Playing with R, Shiny Dashboard and Google Analytics Data

The dashboard I’ve made makes use of the following visualizations:

  • Value boxes
  • Interactive Time Series (dygraphs)
  • Bubble charts
  • Streamgraphs
  • Treemaps

You can see the final dashboard at (though, because of basic plan current limits, it might be temporarily unavailable), or better you can check the code at github 

[keep reading]

(via Playing with R, Shiny Dashboard and Google Analytics Data |analytics for fun by Marco Pasin)

7th Annual Fundraising Analytics Survey - Have you participated yet?

…Calling All Nonprofit Analytics Professionals and Data Scientists!

Bentz Whaley Flessner would like to invite you to participate in our 2016 Fundraising Analytics Survey.

Bentz Whaley Flessner has conducted the Fundraising Analytics Survey since 2010. This survey provides a comprehensive snapshot of the fundraising analytics profession and covers compensation, professional development, methodology, software, and institutional culture.

We use this survey to check the pulse of fundraising analytics, which is why we want to survey everyone in the community. Help us provide the community with important information to support, inform, and advance our field. 

 If you are a fundraising professional at a non-profit please participate here.

The FREE Summary Report of this 2016 Fundraising Analytics Survey will be available this summer. Highlights of previous year surveys are available online at

Thank you for your time and participation in this important project.


(All the above images are captioned and explained - just click!)

For those who may not know, I’m a huge fan of data and analytics. Google Analytics is an awesome tool for website owners that gives an enormous amount of useful information to help them see who’s visiting and whether or not what they’re doing is working.

Since I started Unsettling Stories early last November, the site has grown pretty steadily and these analytics have given me great insight into what’s working, what I need to change, and whether or not certain stories are successful.

For anyone who might be concerned, none of these data can identify an individual person. Google is extremely careful with what information they give site owners, and quite often they simply hide enormous amounts of user data from from analytics users if they think it might be potentially revealing.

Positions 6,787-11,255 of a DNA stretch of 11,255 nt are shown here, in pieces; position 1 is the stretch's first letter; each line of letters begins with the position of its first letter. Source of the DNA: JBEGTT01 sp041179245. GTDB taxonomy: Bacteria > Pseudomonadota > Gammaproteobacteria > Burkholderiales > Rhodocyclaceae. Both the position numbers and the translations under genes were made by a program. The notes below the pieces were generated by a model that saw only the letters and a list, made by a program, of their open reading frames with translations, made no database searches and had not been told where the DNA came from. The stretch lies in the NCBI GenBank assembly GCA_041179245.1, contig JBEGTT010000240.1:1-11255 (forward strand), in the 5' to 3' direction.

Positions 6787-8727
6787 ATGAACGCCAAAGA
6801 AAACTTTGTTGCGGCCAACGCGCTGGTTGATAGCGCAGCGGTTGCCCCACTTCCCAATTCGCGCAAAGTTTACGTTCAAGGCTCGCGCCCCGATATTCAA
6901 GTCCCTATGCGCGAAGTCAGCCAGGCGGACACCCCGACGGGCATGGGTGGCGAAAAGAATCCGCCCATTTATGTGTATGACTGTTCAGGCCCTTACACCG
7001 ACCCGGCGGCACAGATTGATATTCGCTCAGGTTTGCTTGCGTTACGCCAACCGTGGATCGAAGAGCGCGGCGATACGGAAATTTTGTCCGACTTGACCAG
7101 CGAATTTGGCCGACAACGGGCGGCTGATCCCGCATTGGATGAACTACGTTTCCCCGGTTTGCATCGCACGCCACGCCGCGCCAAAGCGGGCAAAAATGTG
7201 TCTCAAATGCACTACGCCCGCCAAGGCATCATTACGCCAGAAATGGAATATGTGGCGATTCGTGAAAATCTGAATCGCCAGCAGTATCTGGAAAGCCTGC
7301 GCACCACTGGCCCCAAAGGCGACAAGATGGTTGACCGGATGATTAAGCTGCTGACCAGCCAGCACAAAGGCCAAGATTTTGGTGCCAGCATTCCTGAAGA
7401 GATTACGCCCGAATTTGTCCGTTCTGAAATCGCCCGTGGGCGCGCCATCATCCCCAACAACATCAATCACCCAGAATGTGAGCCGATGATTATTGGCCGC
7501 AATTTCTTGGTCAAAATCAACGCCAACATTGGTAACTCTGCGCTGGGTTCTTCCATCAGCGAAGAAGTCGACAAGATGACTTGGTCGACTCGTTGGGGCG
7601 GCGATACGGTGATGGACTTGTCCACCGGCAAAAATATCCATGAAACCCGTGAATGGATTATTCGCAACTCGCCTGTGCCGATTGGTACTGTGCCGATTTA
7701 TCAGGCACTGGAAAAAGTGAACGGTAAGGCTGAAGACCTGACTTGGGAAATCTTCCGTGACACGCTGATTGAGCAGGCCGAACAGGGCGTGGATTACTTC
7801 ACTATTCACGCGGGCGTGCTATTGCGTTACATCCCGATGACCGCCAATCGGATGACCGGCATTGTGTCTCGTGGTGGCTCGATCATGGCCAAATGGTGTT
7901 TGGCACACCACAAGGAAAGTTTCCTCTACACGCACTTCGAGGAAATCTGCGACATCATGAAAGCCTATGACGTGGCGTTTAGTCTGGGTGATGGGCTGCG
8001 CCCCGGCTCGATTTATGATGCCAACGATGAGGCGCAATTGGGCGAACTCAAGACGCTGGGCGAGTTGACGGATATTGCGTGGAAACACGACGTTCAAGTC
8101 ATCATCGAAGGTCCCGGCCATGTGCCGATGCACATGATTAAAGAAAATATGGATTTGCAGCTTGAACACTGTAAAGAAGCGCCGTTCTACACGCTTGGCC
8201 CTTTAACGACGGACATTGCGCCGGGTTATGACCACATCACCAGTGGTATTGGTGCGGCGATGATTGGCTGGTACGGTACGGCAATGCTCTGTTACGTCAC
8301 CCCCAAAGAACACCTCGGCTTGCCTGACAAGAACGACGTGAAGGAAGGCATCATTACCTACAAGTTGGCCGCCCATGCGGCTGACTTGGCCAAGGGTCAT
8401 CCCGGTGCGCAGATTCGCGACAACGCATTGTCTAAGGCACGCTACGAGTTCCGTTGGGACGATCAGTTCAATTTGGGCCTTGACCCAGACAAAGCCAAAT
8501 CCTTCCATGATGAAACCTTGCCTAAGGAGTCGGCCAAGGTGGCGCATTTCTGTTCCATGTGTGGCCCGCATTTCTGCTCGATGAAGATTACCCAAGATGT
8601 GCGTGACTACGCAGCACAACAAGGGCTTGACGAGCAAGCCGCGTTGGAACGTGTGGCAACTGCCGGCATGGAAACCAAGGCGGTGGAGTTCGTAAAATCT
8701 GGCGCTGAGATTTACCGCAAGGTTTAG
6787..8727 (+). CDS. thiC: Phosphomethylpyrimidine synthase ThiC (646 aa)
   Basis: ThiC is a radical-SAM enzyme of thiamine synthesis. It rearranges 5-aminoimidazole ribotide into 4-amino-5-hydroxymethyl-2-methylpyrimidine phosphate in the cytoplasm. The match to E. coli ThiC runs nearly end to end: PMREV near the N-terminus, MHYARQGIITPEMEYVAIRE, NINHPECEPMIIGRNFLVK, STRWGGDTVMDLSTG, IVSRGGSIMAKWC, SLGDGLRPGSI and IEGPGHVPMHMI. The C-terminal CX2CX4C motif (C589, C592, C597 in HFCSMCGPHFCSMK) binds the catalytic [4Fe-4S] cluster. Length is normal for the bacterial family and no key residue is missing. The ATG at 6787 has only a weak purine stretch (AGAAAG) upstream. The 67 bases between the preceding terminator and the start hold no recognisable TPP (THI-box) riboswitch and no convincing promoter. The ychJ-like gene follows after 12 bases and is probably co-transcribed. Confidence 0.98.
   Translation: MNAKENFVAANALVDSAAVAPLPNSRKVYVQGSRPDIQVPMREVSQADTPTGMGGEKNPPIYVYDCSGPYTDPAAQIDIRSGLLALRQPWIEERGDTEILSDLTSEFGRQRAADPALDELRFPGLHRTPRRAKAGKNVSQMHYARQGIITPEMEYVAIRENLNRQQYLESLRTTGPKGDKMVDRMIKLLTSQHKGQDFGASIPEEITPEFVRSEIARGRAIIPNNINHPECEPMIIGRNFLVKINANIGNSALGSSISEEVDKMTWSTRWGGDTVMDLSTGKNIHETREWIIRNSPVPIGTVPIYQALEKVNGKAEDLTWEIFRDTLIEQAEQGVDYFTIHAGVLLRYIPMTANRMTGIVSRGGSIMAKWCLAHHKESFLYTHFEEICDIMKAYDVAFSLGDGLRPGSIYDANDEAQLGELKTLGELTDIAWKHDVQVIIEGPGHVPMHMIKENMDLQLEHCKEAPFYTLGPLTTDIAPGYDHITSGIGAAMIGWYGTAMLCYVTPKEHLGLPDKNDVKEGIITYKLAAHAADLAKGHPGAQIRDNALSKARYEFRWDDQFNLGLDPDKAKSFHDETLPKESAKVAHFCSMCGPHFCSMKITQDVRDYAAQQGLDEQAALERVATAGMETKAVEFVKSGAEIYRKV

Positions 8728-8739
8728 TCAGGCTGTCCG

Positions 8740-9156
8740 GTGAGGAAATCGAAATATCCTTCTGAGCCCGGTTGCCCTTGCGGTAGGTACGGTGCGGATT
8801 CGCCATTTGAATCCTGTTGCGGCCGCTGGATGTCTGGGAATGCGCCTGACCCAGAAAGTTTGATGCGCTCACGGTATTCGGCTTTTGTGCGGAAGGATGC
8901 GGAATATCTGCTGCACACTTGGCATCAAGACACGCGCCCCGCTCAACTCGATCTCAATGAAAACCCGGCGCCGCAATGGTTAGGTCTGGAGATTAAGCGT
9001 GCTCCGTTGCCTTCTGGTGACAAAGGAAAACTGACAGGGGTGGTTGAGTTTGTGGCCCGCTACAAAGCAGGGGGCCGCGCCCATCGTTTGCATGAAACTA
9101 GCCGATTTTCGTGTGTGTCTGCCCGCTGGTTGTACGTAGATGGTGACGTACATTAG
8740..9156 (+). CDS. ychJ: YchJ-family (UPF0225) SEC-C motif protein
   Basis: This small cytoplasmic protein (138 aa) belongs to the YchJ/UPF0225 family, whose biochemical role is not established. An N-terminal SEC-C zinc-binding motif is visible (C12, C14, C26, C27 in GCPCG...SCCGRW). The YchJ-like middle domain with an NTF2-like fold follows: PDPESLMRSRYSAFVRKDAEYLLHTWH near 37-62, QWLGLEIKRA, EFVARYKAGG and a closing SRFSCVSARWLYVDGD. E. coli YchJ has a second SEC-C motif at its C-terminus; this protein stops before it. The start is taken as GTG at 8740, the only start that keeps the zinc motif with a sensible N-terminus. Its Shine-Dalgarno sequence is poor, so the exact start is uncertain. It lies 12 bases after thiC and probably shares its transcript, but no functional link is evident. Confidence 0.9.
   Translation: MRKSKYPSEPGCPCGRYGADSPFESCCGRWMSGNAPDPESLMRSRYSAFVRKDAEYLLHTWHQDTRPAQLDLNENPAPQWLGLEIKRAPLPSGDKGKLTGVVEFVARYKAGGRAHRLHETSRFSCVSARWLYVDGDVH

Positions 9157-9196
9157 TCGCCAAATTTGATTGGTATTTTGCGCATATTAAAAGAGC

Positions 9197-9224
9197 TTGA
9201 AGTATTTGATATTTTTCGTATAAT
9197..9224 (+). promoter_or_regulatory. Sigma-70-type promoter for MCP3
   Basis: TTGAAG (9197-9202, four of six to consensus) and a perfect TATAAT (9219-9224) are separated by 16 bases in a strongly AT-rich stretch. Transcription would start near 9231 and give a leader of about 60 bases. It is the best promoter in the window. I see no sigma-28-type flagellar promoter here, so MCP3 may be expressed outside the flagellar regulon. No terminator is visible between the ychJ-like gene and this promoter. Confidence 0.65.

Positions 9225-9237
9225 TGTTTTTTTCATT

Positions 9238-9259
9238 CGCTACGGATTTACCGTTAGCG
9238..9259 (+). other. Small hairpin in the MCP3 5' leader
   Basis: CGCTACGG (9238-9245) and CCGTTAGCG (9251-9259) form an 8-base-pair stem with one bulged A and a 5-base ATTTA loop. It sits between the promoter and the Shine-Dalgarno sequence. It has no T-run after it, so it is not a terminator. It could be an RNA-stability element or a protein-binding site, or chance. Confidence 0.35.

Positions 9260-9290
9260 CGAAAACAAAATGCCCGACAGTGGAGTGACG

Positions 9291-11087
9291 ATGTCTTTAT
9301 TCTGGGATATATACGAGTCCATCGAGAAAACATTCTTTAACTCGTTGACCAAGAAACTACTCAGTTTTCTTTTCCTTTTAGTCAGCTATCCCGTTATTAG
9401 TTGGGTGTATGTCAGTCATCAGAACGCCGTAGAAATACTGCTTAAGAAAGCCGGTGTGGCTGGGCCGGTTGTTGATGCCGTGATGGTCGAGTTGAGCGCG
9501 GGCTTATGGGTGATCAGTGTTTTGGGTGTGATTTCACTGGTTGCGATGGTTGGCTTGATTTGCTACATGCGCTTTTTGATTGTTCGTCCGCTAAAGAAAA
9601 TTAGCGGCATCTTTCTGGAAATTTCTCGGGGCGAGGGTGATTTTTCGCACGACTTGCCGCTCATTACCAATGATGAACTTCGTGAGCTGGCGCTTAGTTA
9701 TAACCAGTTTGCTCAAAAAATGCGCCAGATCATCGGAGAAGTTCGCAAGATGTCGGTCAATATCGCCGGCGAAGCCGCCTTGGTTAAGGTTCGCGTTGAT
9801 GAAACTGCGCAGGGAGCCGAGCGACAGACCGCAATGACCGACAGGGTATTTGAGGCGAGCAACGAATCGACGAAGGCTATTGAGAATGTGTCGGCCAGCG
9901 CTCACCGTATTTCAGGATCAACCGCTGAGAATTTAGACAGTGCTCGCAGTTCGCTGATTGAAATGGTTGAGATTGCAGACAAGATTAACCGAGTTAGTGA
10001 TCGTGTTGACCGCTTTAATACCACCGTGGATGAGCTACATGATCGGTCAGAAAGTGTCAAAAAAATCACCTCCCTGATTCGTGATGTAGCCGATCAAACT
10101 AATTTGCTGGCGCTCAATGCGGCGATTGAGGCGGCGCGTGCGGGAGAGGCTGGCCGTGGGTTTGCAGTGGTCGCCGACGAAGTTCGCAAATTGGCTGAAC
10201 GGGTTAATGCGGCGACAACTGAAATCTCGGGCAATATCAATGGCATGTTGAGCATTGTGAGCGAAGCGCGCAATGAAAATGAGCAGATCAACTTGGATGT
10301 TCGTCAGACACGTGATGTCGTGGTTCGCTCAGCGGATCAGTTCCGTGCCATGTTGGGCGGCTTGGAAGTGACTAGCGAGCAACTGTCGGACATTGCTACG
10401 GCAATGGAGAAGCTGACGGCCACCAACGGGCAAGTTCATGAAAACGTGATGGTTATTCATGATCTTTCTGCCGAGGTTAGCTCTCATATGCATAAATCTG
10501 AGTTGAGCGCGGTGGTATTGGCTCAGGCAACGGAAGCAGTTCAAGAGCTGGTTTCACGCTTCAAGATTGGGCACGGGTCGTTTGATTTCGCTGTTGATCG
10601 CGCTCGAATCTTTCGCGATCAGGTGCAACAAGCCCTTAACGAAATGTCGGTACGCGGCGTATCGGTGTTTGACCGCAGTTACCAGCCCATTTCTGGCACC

I’m still learning a lot about analytics (I didn’t know anything when I started,) so I’m sure there’s a lot of optimization I still need to do. But I think it’s a lot of fun to see the flow of action and information across a site I created. And for anyone who wanted to get a glimpse behind the scenes, here it is!


I got another milestone today with 18,000 subscribers and had a huge spike in views that is even bigger than the first spike! (Which is coming from this video about the PPG reboot: )

This is the most views I’ve ever gotten in such a short amount of time.

I have no idea how this is happening, but thank you so much! :D

Conversion Strategy: How SEO Can Unveil Your Target Consumer

by Luke Richardson

In the giant realm of this buzz word “Search Engine Optimization” also known as SEO, what’s truly unclear to many people is what exactly SEO does that is so dynamic and valuable. Sure, it is understood to many that SEO drives traffic and improves visibility for websites…but so does digital advertising, social media, content marketing and P.R. So the question you need to ask is what is it about SEO that is so different than other marketing strategies? 

My answer is very clear…it leverages conversion behavior. 

In my time working as an analyst, I have always been most fascinated by this concept of conversion search behavior which I will define as any type of search data that indicates a user is likely to buy, register, share or download (depending on the ultimate objective of the company). In the image below, you can see the visualization of the typical “sales funnel” that deonstrates how close a user is to actually taking an action. The ultimate goal with conversion strategy is to capture those closest to the bottom. 

Search behavior is truly a brilliant thing. It reveals that there might be an unknown online market for a product and thus a major opportunity for a company to see exponential growth. It shows unusual linguistic patterns and tells marketers that the way they assume people will phrase certain queries might not be congruent with the way people actually type them. But most of all, search behavior tells us who is already educated about something, who has been spending a lot of time looking for a product and who is clearly demonstrating with certain words that they would like to take an immediate action. 

The First Search Insight: Learning the Market

Before even thinking about conversion indicators with search data, one first needs to determine that there is a legitimate and sizable market for online integrated marketing communication. In many cases, professionals in their field will tel you that their users simply wouldn’t use Google to find them. In some cases, those professionals skepticism may be valid. But a lot of the time, general search data proves them wrong. The reality of today’s world is that people are so accustomed to using search engines in every aspect of all online interaction that they subconciously search queries into Google looking for validation, explanation or data. 

The 4 Conversion Strategies in SEO 

Once it is clear that there is a substantial amount of people  searching for the product of service you are working with, the next step is to understand where that person is in the funnel e.g. how far into the buyer-decision process might they be. Do they already know a lot about the product at hand, more than the average person? Are their searches unusually specific and demonstrative of high product knowledge? These questions are all focused around conversion behavior and there are 4 primary strategies to determine conversion with SEO.